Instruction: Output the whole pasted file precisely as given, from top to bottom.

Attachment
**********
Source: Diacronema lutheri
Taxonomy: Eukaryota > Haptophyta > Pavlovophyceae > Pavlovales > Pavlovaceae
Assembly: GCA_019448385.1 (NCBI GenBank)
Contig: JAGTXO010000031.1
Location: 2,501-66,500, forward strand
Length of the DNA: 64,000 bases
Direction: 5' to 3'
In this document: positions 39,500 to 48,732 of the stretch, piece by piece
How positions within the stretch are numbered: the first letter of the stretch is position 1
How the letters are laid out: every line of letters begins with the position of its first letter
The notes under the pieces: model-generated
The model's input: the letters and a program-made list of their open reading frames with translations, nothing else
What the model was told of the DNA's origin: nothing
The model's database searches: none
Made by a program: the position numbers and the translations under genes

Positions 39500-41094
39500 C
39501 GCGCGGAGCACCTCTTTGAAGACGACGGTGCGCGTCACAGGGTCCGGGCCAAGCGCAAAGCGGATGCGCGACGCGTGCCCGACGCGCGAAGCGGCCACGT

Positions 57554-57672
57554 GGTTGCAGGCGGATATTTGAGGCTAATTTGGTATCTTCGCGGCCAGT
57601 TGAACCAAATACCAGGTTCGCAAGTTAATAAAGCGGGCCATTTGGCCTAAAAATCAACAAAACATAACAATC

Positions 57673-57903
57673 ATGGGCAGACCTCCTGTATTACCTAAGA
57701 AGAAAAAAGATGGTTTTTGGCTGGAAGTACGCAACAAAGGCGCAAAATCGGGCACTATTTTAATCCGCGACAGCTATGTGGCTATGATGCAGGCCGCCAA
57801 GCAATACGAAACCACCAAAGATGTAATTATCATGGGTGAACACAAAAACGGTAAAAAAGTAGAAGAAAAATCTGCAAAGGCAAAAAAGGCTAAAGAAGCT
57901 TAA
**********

Source: Diacronema lutheri
Taxonomy: Eukaryota > Haptophyta > Pavlovophyceae > Pavlovales > Pavlovaceae
Assembly: GCA_019448385.1 (NCBI GenBank)
Contig: JAGTXO010000031.1
Location: 2,501-66,500, forward strand
Length of the DNA: 64,000 bases
Direction: 5' to 3'
In this document: positions 39,500 to 48,732 of the stretch, piece by piece
How positions within the stretch are numbered: the first letter of the stretch is position 1
How the letters are laid out: every line of letters begins with the position of its first letter
The notes under the pieces: model-generated
The model's input: the letters and a program-made list of their open reading frames with translations, nothing else
What the model was told of the DNA's origin: nothing
The model's database searches: none
Made by a program: the position numbers and the translations under genes

Positions 39500-41094
39500 C
39501 GCGCGGAGCACCTCTTTGAAGACGACGGTGCGCGTCACAGGGTCCGGGCCAAGCGCAAAGCGGATGCGCGACGCGTGCCCGACGCGCGAAGCGGCCACGT

Positions 57554-57672
57554 GGTTGCAGGCGGATATTTGAGGCTAATTTGGTATCTTCGCGGCCAGT
57601 TGAACCAAATACCAGGTTCGCAAGTTAATAAAGCGGGCCATTTGGCCTAAAAATCAACAAAACATAACAATC

Positions 57673-57903
57673 ATGGGCAGACCTCCTGTATTACCTAAGA
57701 AGAAAAAAGATGGTTTTTGGCTGGAAGTACGCAACAAAGGCGCAAAATCGGGCACTATTTTAATCCGCGACAGCTATGTGGCTATGATGCAGGCCGCCAA
57801 GCAATACGAAACCACCAAAGATGTAATTATCATGGGTGAACACAAAAACGGTAAAAAAGTAGAAGAAAAATCTGCAAAGGCAAAAAAGGCTAAAGAAGCT
57901 TAA